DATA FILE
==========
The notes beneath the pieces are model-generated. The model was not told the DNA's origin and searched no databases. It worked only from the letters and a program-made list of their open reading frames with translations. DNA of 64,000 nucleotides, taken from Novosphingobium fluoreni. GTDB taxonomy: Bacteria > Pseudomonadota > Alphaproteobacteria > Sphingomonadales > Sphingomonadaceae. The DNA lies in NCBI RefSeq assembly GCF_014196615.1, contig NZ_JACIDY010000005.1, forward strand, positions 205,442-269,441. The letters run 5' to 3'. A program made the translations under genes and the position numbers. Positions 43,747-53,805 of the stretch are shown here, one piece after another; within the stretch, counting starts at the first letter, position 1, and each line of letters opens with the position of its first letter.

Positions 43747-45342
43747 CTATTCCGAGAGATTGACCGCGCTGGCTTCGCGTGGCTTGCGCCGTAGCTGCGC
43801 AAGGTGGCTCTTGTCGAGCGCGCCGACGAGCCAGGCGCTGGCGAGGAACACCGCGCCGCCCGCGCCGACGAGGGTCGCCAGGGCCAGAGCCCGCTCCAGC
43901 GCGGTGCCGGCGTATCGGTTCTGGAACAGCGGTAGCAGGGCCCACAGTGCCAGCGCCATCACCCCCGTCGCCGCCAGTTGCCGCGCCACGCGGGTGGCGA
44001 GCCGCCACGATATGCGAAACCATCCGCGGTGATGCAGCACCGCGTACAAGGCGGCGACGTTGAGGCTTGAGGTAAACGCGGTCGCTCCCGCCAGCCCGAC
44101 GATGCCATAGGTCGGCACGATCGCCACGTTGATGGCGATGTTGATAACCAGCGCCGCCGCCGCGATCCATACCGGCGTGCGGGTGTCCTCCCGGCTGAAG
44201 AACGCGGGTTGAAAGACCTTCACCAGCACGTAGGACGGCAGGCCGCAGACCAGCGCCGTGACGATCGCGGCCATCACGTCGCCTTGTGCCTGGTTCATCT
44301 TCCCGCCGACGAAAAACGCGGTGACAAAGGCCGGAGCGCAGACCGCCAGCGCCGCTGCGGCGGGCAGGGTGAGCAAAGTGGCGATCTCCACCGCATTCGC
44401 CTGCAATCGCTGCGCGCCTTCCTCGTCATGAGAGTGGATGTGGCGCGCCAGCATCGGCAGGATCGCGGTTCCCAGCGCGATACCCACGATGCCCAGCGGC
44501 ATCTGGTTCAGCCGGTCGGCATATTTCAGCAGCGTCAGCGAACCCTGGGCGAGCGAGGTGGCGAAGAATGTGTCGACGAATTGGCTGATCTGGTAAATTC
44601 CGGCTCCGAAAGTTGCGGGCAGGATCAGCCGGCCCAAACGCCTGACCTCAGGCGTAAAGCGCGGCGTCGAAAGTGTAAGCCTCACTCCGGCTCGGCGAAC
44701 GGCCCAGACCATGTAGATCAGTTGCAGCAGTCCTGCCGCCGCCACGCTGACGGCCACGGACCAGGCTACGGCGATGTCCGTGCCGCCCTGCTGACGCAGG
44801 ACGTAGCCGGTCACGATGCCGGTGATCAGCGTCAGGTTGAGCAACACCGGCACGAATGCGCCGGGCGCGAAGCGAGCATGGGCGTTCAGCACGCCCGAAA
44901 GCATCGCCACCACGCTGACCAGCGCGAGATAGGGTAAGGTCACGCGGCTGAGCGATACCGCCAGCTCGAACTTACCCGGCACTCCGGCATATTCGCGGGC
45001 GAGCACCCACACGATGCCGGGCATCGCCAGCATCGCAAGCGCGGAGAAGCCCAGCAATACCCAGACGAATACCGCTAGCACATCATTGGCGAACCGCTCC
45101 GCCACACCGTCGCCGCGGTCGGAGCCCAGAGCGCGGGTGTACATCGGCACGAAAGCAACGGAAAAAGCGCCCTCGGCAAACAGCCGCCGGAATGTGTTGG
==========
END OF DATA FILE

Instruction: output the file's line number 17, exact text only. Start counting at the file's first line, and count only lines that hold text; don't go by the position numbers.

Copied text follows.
45101 GCCACACCGTCGCCGCGGTCGGAGCCCAGAGCGCGGGTGTACATCGGCACGAAAGCAACGGAAAAAGCGCCCTCGGCAAACAGCCGCCGGAATGTGTTGG